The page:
Since that time, he’s served as president and CEO of his family-owned investment and real estate firm with properties across 10 states.

Clemson remained an important part of his life as well, and when Richardson was named to the Board of Trustees in 2013, he knew a lot about the University. With a degree in business administration, he had been a founding member of the College of Business’ Trevillian Cabinet (now the Senior Advisory Board). As a former athlete, he knew the ins and outs of college athletics.

But Clemson had grown and changed a tremendous amount between his graduation in 1983 and selection to the Board in 2013. Many new board members face that same challenge of refamiliarizing themselves with the entire landscape of the University. As a result, trustee meetings often include informative presentations on various programs across the University.

As Richardson’s tenure on the board took shape, certain programs began to pique his interest. Amber Lange, assistant vice president in the office of college preparation and outreach, shared a presentation about the Emerging Scholars program, whose goal is to open the door to college for talented high school students from the most economically disadvantaged parts of the state.

“I knew from the moment I heard about the program that it was a program I was going to support,” Richardson says. “It spoke to my heart, and it spoke to my head.”

Access to education was not something Richardson had taken for granted, but he hadn’t realized how difficult it is for some people to gain that access and the necessary resources. “And that’s one of the things I felt about Emerging Scholars,” he says. “I met the kids, and they’re outstanding kids. They’re very bright; they’re very energetic. They have a hunger to learn. They’re hardworking; they’re intelligent.”

And he quickly realized that Emerging Scholars was about removing the hurdles in their way.  “We can remove those hurdles,” says Richardson, “and we can offer that opportunity, offer them the access and also provide the financial support so they can have the same opportunities that I had.”

After the presentation was over, Richardson tracked down development officer Missy Penland and asked how many kids were in the program.

“At that point,” says Penland, “there were six Emerging Scholars enrolled at Clemson.”

“Why aren’t there more?” Richardson asked.

The answer: a lack of resources and a lack of funding.

All six of the students were receiving some type of financial aid, but there were gaps they were having to cover with loans. For that group, Penland says, the gap was about $40,000.

Richardson’s response? “We need to do something about that.”

Mark’s wife, Kathryn Richardson, was on board as well.

“He came home, and he’s got the tears, and then I have the tears,” she says. “I said, ‘Let’s do it.’ You know, there’s not a better program out there.”

“Emerging Scholars really opened the door for us. We’re all first-generation college students, and our family is already going to have quite a legacy here.”

Josue Figueroa

Communication with a Hug

In early 2016, Josue Figueroa was halfway through his sophomore year at Clemson. He was in the middle of applying to be a program adviser for the Emerging Scholars who would be coming to campus that summer.

Word was spreading about a generous gift from Mark Richardson to support Emerging Scholars, and, in particular, to provide scholarship aid — to cover those gaps not covered by federal and state assistance — for students who went on to attend Clemson. While pleased to hear about the gift, Figueroa assumed it wouldn’t apply to his situation since he was already enrolled.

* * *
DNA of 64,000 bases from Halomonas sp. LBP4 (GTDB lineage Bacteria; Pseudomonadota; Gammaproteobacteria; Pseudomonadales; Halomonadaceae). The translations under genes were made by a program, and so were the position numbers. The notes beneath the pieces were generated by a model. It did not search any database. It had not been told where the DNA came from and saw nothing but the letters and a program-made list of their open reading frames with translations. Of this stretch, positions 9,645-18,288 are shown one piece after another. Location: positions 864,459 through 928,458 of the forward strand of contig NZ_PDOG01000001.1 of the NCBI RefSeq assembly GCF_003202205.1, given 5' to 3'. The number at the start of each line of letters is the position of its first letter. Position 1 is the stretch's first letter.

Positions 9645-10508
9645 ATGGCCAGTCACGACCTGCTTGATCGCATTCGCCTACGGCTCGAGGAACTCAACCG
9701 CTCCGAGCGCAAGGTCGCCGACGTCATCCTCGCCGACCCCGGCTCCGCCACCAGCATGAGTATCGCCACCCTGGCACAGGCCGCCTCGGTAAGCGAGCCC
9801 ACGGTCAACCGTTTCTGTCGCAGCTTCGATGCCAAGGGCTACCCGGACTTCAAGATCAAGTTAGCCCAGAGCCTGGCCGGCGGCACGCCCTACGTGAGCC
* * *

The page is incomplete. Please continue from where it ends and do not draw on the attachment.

Lange shared with him that the gift was being extended to those already at the University. Figueroa was shocked.

“So I was grandfathered into that generous gift that Mr. Richardson made,” Figueroa says. No more worrying about textbooks, tuition and fees. “For me, it was honestly something that I never could have imagined possible, as far as having that kind of financial stability while being in school.”

“He is a first-generation college student. But he’s not a last-generation college student.”

Mark Richardson

The 2016 spring football game would include a focus on Emerging Scholars — Josue’s older sister would be one of the speakers — and the announcement of the gift. Penland worked with Lange to bring the families of Emerging Scholars students who would benefit from the announcement to campus for the game. The Figueroa family from Estill was in attendance. 

As people were gathering beforehand, Figueroa saw Richardson. He was at a loss for words. 

“I just gave him a hug.” 

There was not a lot of conversation then, but that first meeting sparked the beginning of a meaningful relationship. 


RICHARDSON WAS INITIALLY drawn to Emerging Scholars by the idea of providing educational access to students for whom college seemed an impossible goal. As he continued to learn more about various programs in the University with an eye toward increasing access, he found others that also spoke to him. 

“We didn’t need to develop new programs,” says Richardson. “There were outstanding programs on campus already, ones that speak to our heart and speak to our mind. It’s Emerging Scholars, it’s Call Me MISTER®, it’s the ClemsonLIFE program and it’s scholarships. I would lump all of those into access to education.” 

The mission of the Call Me MISTER program is to increase the pool of available teachers from a broader and more diverse background, particularly among South Carolina’s lowest-performing elementary schools. Participants are largely selected from among underserved, socioeconomically disadvantaged and educationally at-risk communities.